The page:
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Volume 22 No. 35
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LA Marathon looks to join top U.S. races

Officials with the LA Marathon are trying to jump-start an ambitious plan to expand the race’s sponsorship portfolio to a level equal with the big three of U.S. marathons: New York City, Chicago and Boston.

As part of that effort, in the next two years the race will host the 2015 U.S. National Marathon Championships and the 2016 U.S. Marathon Olympic Trials.

“It’s a long-term vision of where we want to take the event,” said Tracey Russell, CEO of the LA Marathon. “We want companies to say, ‘Wow, this is a real sleeping giant.’”

The LA Marathon, however, faces multiple hurdles in its push to rise to the level of the other races. In 2014 it attracted approximately 26,000 participants, compared to New York City (50,000), Chicago (40,000) and Boston (36,000).

New York, Chicago and Boston also command sums of seven to low-eight figures for their premier partnerships, enjoying long-term deals with companies in the financial services and technology categories, and have lower-tier deals with major airlines, telecommunications companies and insurance companies, among others.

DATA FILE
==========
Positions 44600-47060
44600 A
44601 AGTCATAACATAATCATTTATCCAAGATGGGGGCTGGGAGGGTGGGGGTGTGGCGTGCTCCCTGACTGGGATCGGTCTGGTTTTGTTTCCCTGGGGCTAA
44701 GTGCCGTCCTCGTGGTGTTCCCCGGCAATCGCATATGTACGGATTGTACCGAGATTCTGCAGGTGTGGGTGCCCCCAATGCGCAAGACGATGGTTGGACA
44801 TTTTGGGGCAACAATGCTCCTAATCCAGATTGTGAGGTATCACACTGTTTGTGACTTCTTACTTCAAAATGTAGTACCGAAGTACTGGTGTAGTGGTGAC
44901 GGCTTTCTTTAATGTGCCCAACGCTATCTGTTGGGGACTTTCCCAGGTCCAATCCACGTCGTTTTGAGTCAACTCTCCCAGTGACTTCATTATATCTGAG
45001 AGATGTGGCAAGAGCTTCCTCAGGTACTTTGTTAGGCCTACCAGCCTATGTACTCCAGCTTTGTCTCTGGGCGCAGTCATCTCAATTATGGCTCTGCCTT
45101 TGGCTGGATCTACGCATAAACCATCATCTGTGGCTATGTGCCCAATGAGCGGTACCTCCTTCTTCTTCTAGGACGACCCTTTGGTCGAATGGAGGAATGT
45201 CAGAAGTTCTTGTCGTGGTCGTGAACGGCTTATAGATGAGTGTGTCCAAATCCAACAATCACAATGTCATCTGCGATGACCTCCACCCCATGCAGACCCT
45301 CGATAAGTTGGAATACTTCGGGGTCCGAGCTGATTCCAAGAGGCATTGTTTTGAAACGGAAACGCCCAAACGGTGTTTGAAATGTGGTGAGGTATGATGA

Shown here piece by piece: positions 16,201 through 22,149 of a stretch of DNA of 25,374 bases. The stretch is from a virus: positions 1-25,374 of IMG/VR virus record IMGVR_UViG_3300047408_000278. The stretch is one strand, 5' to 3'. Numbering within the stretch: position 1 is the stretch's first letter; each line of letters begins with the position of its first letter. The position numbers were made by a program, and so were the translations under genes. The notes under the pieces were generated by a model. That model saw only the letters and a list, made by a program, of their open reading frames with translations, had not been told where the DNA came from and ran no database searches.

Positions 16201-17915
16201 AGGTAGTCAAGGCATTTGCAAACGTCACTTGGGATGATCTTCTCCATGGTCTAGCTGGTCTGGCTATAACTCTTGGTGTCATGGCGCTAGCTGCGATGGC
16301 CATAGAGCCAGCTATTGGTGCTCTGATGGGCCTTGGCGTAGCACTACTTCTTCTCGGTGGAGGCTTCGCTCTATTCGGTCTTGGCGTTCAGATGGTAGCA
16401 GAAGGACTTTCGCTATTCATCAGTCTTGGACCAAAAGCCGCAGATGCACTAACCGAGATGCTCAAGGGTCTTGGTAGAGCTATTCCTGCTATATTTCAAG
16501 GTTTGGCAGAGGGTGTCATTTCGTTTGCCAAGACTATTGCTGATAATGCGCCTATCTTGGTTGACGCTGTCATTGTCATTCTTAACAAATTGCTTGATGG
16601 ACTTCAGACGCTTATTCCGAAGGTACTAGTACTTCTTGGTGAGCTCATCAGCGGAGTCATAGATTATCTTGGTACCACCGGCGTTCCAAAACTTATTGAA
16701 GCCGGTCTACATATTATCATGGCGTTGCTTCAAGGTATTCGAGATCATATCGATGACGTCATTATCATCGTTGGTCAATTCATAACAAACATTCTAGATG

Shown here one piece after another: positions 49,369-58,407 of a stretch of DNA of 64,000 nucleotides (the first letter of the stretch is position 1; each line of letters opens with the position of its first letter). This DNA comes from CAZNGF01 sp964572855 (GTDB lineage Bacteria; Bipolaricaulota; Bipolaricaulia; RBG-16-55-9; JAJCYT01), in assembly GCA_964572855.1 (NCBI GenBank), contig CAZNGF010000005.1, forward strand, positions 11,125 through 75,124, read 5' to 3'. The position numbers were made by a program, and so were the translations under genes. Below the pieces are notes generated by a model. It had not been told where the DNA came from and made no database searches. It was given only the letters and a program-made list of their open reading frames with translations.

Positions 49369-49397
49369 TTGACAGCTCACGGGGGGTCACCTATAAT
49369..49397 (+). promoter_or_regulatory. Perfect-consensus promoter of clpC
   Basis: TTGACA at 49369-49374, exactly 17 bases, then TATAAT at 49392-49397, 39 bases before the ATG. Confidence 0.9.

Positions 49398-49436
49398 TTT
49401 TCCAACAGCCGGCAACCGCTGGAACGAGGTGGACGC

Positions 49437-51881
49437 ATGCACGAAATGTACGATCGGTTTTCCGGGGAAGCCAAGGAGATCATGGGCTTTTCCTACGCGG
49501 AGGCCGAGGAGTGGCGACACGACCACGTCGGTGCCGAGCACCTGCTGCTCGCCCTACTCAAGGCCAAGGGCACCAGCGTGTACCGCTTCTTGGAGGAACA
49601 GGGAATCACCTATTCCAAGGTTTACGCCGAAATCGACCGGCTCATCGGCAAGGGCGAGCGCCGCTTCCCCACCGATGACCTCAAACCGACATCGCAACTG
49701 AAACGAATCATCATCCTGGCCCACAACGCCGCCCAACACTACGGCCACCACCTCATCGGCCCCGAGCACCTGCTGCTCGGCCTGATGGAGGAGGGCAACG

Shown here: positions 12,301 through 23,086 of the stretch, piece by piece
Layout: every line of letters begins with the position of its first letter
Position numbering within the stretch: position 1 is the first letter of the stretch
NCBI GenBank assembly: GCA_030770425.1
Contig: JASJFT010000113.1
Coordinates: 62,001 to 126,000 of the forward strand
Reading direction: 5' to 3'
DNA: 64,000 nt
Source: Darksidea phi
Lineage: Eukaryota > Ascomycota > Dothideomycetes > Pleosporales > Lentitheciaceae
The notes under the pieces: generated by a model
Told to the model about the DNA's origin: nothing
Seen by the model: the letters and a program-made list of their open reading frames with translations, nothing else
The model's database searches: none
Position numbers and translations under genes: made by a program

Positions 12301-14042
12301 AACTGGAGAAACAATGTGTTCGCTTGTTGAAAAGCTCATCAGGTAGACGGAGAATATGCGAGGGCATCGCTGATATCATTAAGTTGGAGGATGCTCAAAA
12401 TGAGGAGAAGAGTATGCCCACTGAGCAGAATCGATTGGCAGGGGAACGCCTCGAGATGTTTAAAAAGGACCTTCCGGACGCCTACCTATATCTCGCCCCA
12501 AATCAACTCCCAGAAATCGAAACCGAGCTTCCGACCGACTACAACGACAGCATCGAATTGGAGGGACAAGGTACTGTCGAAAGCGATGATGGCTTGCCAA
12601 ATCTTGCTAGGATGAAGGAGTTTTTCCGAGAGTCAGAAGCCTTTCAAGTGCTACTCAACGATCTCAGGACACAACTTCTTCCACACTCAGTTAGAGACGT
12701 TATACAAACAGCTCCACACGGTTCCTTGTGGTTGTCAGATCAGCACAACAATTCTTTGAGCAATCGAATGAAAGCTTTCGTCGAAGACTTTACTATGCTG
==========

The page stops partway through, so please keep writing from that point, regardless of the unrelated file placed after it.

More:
The Asics LA Marathon attracted about 26,000 participants last year.
Photo by: GETTY IMAGES
The LA Marathon, by comparison, has a three-year title deal with shoe manufacturer Asics, which runs through 2015. That deal is valued in the seven figures annually, according to industry sources. The race’s second-tier sponsors include food processing company NutriBullet, sports nutrition company Clif Bar and sporting goods retailer Big 5, among others. Sources pegged those deals in the mid-to-high six figures.

Russell, who joined the race in 2013, believes that increasing the race’s participation and international brand recognition will attract new partners. Hosting the 2015 national championships and 2016 Olympic trials will attract high-profile U.S. runners to the race, and their presence should expand its overall media footprint, Russell said.

“It’s an opportunity to tell our story to different brands,” she said.

Russell recently hired Mark Scoggins as vice president of business development to oversee the sponsorship push with more mainstream companies. Scoggins, who joined the race in August, spent more than two decades with the Los Angeles Lakers as an executive vice president, and also sold corporate partnerships in Los Angeles for Magic Johnson Enterprises.

Scoggins called the race’s current sponsorship landscape an “open canvas of opportunities.” He hopes to sign two to three “premier” partners to multiyear deals within the next 30 days. Scoggins said he’s targeting deals in the telecommunications and consumer technology categories. He also is working with Los Angeles municipal services and utilities companies.

“Transit systems, gas companies, water are all on our radar,” Scoggins said. “There’s so much opportunity for local messaging about transportation and health.”

Fred Dreier is a writer in Colorado.